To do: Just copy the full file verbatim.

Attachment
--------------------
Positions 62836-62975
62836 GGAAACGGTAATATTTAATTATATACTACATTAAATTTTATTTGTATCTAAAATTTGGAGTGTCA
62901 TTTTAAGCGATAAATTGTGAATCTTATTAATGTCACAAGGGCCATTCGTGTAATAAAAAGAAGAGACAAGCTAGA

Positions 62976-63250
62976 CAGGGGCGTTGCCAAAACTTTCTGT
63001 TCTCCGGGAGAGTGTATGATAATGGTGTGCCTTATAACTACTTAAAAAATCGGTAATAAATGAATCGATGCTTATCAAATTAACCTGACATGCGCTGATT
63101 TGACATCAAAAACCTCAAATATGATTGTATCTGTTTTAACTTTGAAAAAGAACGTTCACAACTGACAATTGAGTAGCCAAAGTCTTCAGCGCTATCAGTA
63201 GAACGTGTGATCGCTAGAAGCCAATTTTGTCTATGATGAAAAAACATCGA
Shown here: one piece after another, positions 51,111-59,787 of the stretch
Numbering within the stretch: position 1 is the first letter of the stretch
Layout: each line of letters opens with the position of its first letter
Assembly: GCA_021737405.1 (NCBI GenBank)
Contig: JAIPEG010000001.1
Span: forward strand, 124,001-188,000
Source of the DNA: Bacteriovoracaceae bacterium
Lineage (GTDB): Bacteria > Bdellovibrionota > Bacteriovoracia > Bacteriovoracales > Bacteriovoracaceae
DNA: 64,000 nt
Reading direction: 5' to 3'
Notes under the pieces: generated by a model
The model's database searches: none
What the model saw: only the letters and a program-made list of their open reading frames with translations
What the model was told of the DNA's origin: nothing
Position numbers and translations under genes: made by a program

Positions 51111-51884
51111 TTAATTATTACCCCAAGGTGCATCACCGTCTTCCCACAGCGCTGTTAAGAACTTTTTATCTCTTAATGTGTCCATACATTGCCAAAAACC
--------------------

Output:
Positions 62836-62975
62836 GGAAACGGTAATATTTAATTATATACTACATTAAATTTTATTTGTATCTAAAATTTGGAGTGTCA
62901 TTTTAAGCGATAAATTGTGAATCTTATTAATGTCACAAGGGCCATTCGTGTAATAAAAAGAAGAGACAAGCTAGA

Positions 62976-63250
62976 CAGGGGCGTTGCCAAAACTTTCTGT
63001 TCTCCGGGAGAGTGTATGATAATGGTGTGCCTTATAACTACTTAAAAAATCGGTAATAAATGAATCGATGCTTATCAAATTAACCTGACATGCGCTGATT
63101 TGACATCAAAAACCTCAAATATGATTGTATCTGTTTTAACTTTGAAAAAGAACGTTCACAACTGACAATTGAGTAGCCAAAGTCTTCAGCGCTATCAGTA
63201 GAACGTGTGATCGCTAGAAGCCAATTTTGTCTATGATGAAAAAACATCGA
Shown here: one piece after another, positions 51,111-59,787 of the stretch
Numbering within the stretch: position 1 is the first letter of the stretch
Layout: each line of letters opens with the position of its first letter
Assembly: GCA_021737405.1 (NCBI GenBank)
Contig: JAIPEG010000001.1
Span: forward strand, 124,001-188,000
Source of the DNA: Bacteriovoracaceae bacterium
Lineage (GTDB): Bacteria > Bdellovibrionota > Bacteriovoracia > Bacteriovoracales > Bacteriovoracaceae
DNA: 64,000 nt
Reading direction: 5' to 3'
Notes under the pieces: generated by a model
The model's database searches: none
What the model saw: only the letters and a program-made list of their open reading frames with translations
What the model was told of the DNA's origin: nothing
Position numbers and translations under genes: made by a program

Positions 51111-51884
51111 TTAATTATTACCCCAAGGTGCATCACCGTCTTCCCACAGCGCTGTTAAGAACTTTTTATCTCTTAATGTGTCCATACATTGCCAAAAACC